Every month we like to figure out our net worth to keep track of our progress towards meeting our goals. We share these numbers here to keep ourselves accountable, and for our readers to follow along with our journey.
What is Net Worth?
If you are new to tracking your net worth, start with the post, How to Track Your Net Worth. Your net worth is all of your assets, minus your liabilities. Since Mr. Farmhouse Finance and I combine finances, I track our net worth as a couple. I enter our numbers into an Excel spreadsheet once a month, usually on the 14th or 15th. For the purposes of these posts, I will be sharing a summary of our numbers entered into a Word table.
Here is our net worth as of December 2017:
What’s included in our net worth?
We have many different retirement, checking, and savings accounts, as well as a number of different credit cards. I total up the numbers for these different accounts, and add them to the appropriate category on our table, rather than copying the entire spreadsheet with all of our different accounts. For the Kelley Blue Book value, I always use the dealer trade-in amount, since that is a more conservative estimate of what our cars are worth.
For those of you wondering about all our different accounts, here is a list:
- Retirement Accounts (Roth IRAs, 403b, Roth 401k from old job)
- Cash (personal checking accounts, joint checking, savings accounts for down payment for house, emergency fund, vacations, gifts, exercise equipment, taxes)
- Cars (2013 Subaru Impreza and 2007 Toyota Prius)
- Credit Cards
What’s not included in our net worth?
Mr. Farmhouse Finance and I are both public school teachers. We have been contributing to the Teachers’ Retirement System, and will continue doing so throughout our careers. We have decided not to include this in our net worth summaries at this time, but may change our minds about this in the future.
Why so much cash?
We have been saving for about two years for a down payment for our house, and have opted to keep this money in cash because of our shorter timeframe. We also are building our emergency fund and our (now depleted) vacation fund. Once we build our house, we will continue to keep a small bit of savings in cash, and invest the rest.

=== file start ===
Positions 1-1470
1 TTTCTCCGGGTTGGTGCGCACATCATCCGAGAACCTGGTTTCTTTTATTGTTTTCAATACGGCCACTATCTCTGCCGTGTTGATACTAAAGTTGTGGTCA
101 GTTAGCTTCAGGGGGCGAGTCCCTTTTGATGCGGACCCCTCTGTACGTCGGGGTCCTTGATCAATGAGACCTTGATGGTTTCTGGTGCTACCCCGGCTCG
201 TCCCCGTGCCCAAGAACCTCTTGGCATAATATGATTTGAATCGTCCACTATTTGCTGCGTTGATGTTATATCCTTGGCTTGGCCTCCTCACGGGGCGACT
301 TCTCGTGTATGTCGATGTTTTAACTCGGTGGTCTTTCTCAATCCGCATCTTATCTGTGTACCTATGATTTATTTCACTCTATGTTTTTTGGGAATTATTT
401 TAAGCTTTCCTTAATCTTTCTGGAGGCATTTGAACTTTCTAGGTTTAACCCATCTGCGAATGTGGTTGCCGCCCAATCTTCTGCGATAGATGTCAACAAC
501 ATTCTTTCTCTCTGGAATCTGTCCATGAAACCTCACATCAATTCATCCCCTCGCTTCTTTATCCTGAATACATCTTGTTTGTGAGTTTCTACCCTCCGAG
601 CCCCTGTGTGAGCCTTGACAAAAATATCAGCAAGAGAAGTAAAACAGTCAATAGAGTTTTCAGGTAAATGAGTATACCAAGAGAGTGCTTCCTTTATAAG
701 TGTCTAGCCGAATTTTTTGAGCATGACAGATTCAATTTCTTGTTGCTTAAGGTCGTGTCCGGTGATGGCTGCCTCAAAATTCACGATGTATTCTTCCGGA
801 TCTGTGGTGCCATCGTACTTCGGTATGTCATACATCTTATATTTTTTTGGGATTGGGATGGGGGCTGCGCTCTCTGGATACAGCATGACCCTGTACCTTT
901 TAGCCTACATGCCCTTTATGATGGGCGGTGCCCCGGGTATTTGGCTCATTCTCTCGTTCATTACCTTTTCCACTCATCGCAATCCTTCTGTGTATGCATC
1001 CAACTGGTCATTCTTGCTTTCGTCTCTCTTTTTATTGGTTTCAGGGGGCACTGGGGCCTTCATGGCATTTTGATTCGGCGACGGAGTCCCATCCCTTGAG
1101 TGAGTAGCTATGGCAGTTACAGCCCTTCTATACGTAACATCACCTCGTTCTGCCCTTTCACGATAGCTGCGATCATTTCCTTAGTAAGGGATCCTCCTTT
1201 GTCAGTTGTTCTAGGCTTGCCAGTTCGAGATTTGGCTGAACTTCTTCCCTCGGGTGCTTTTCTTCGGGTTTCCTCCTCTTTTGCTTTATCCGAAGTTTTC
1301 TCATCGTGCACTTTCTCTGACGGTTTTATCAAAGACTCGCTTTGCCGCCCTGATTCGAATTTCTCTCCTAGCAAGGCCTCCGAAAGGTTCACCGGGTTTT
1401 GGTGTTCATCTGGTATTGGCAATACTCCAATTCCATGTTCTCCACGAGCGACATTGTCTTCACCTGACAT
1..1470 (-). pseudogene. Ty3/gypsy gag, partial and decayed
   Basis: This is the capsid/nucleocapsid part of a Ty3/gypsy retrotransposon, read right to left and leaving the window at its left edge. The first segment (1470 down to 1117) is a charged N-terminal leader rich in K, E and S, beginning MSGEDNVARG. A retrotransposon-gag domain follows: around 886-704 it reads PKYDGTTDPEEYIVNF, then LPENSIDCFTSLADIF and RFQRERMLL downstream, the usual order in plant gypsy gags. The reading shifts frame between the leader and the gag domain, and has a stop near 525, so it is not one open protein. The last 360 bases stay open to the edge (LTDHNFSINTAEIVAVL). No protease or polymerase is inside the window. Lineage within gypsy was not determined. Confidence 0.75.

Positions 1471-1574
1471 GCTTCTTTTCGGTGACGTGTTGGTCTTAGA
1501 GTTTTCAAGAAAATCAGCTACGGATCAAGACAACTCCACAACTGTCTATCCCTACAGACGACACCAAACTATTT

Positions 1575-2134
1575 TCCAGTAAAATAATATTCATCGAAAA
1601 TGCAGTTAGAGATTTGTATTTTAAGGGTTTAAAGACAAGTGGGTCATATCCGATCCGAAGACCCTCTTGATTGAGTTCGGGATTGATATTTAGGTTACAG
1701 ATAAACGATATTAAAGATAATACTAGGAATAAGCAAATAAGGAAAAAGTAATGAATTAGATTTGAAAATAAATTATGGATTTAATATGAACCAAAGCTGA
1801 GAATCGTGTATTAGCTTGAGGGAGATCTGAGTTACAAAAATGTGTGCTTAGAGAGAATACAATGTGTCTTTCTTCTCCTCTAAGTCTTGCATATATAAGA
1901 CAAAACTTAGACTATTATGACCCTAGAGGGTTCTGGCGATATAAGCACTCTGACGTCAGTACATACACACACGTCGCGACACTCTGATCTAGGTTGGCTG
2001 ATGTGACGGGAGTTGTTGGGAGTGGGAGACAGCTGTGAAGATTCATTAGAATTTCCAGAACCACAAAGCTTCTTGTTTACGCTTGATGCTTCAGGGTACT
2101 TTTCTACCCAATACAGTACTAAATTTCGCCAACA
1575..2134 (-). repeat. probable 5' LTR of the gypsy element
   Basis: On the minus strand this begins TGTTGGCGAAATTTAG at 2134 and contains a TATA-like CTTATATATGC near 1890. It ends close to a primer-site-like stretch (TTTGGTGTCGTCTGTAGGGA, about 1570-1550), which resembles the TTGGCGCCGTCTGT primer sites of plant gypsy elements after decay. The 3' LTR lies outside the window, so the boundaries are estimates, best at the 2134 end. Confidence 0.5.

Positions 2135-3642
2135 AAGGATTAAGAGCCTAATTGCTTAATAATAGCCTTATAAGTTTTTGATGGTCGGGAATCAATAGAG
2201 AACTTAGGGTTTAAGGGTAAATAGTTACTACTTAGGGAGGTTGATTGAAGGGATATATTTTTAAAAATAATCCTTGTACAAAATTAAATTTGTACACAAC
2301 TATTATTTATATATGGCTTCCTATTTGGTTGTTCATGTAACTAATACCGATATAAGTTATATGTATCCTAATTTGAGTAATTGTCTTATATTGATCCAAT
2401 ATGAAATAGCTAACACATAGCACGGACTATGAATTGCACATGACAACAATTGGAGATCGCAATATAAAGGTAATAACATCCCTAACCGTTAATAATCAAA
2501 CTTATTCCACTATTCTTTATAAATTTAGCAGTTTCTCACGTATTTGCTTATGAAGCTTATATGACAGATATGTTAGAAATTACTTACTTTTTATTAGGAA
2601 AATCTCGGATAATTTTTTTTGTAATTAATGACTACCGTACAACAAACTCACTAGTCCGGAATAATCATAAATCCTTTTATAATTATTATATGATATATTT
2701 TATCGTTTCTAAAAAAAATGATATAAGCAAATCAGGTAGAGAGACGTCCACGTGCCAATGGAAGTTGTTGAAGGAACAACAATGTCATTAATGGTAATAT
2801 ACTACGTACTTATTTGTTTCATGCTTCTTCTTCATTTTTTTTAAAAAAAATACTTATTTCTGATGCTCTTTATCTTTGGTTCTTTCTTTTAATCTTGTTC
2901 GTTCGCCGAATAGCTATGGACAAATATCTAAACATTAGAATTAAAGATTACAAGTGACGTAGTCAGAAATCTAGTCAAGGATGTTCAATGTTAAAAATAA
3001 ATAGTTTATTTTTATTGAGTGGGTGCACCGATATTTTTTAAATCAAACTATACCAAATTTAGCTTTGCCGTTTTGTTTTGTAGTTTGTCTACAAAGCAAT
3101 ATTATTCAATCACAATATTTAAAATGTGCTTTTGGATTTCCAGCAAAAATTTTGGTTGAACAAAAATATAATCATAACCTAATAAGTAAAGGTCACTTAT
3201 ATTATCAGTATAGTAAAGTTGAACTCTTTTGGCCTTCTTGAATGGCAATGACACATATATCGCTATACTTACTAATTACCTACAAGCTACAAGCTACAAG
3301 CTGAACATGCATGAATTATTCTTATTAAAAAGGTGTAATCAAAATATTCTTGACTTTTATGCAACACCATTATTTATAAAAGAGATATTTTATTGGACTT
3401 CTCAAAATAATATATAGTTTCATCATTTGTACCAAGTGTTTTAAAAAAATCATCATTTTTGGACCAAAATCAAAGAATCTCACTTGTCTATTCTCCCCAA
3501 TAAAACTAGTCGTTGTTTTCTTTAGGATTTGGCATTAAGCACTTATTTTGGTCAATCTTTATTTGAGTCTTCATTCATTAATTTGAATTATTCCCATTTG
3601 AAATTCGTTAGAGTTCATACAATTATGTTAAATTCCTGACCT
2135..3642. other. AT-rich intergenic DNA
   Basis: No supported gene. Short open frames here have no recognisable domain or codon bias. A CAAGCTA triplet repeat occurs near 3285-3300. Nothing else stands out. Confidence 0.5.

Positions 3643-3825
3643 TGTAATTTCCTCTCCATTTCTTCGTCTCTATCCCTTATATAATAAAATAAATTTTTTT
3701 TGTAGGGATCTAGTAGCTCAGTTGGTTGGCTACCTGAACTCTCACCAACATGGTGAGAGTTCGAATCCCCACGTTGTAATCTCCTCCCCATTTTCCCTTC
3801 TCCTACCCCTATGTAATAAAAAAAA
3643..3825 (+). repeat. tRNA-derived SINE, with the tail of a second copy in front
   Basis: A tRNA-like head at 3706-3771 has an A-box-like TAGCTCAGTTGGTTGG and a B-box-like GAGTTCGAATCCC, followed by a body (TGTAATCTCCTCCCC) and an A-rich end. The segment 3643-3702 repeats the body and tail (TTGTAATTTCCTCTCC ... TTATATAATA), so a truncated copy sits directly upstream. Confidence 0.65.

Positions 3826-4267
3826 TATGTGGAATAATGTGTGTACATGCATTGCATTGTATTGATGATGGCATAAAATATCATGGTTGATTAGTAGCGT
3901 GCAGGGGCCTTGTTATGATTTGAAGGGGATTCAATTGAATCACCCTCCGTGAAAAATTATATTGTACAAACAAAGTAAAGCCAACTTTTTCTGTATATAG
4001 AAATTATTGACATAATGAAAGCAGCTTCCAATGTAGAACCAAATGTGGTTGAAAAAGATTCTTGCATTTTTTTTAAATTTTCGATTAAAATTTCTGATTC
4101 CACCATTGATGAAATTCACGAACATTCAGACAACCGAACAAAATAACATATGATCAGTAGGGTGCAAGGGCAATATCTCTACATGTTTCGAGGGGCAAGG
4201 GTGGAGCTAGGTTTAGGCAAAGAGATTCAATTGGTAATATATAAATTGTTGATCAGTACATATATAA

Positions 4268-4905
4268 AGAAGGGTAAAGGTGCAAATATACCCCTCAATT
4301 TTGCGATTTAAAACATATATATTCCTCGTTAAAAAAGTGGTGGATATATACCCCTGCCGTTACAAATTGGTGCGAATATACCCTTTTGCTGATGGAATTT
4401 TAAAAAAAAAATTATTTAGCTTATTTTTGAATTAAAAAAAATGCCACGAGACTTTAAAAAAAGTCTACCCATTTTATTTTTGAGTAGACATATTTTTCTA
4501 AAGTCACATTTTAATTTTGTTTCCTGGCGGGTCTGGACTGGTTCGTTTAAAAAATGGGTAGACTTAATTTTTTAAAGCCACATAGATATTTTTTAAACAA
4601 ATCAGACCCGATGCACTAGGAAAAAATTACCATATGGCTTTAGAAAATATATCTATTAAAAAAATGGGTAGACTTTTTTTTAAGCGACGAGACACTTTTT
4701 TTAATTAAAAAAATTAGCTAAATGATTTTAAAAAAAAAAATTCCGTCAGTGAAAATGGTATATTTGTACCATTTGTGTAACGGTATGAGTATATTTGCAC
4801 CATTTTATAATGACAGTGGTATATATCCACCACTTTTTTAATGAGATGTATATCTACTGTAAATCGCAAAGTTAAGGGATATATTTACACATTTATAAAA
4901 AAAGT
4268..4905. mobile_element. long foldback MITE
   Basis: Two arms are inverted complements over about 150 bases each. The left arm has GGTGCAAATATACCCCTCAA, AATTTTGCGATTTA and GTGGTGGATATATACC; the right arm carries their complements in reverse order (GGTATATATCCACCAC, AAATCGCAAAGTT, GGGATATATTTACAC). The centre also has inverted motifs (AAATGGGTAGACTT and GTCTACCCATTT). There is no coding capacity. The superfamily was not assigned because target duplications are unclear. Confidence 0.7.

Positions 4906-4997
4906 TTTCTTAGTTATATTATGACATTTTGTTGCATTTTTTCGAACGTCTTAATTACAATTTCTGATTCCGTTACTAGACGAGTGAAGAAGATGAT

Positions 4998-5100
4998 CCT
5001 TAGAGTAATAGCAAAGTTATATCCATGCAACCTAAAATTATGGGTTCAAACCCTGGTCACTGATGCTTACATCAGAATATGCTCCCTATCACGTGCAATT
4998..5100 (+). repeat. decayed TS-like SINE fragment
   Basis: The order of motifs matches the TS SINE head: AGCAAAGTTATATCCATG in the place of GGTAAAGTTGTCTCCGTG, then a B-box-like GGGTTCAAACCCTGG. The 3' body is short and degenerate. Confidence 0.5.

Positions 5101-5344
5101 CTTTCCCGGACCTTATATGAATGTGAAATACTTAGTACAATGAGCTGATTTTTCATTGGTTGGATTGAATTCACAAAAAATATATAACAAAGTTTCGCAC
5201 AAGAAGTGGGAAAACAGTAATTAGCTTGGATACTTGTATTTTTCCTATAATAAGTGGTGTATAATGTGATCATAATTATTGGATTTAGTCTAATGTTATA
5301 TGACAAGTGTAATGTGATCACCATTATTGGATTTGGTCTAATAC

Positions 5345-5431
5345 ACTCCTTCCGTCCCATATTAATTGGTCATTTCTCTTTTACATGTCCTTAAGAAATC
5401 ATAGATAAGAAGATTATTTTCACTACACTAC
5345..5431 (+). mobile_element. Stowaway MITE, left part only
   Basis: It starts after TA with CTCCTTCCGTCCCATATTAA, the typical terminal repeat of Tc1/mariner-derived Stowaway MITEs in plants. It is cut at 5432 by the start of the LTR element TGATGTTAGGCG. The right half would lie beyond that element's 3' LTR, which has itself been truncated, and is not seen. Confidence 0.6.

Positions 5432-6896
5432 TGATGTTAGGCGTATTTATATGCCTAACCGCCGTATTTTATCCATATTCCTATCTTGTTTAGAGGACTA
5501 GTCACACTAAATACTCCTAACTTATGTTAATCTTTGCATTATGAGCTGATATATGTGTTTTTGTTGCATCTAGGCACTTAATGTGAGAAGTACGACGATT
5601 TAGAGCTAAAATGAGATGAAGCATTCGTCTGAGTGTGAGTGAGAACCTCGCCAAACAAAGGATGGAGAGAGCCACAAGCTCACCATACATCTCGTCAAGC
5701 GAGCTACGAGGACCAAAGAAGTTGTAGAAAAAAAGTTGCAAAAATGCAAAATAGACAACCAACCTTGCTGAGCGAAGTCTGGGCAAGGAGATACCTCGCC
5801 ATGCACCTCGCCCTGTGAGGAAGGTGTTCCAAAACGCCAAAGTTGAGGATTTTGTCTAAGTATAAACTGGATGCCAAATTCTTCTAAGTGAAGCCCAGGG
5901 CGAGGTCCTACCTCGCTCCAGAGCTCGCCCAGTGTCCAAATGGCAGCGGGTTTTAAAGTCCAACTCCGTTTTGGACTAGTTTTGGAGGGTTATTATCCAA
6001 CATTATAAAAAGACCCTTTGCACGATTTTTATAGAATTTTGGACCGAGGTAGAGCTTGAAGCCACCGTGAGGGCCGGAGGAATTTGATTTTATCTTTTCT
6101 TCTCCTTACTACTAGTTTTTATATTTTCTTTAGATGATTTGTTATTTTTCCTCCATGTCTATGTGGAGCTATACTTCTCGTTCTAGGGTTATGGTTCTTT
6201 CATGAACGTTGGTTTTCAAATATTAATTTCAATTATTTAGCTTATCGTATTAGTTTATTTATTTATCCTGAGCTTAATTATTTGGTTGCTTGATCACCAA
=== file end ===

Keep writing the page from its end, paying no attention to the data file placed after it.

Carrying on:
This Month’s Progress
Hooray for positive growth again after being down $232 last month!
I’m actually surprised that we went up as much as we did this month, with all the Christmas shopping we’ve been doing. A big contributing factor was the extra pay that Mr. Farmhouse Finance received for coaching. We split that check between saving for the house, paying a little extra down on my car, and our vacation fund.
Besides buying Christmas presents, we didn’t have any extra expenses this month, so we were able to stay within our typical spending limits. We have money set aside for Christmas, so buying gifts does not really impact our budget.
Goals for Next Month
Next month, we continue working towards meeting our saving goals.
We have our car insurance payments (6 months) due in January, so that will be a big expense. Luckily, we have the money set aside for that, so it should not impact our budget.
We will pay another big chunk of my car loan next month, and hopefully get it paid off in the next few months (about $4,000 more to go). We will continue saving for the house, and building up our emergency fund, as well as putting a little aside for vacation and hobbies.
How are you doing with your goals?
Illusion of Scarcity Worksheet (PDF)
Download this free worksheet and start paying yourself first.
- Budget for financial obligations and recurring expenses
- Prioritize your financial goals
- Make all your transfers on payday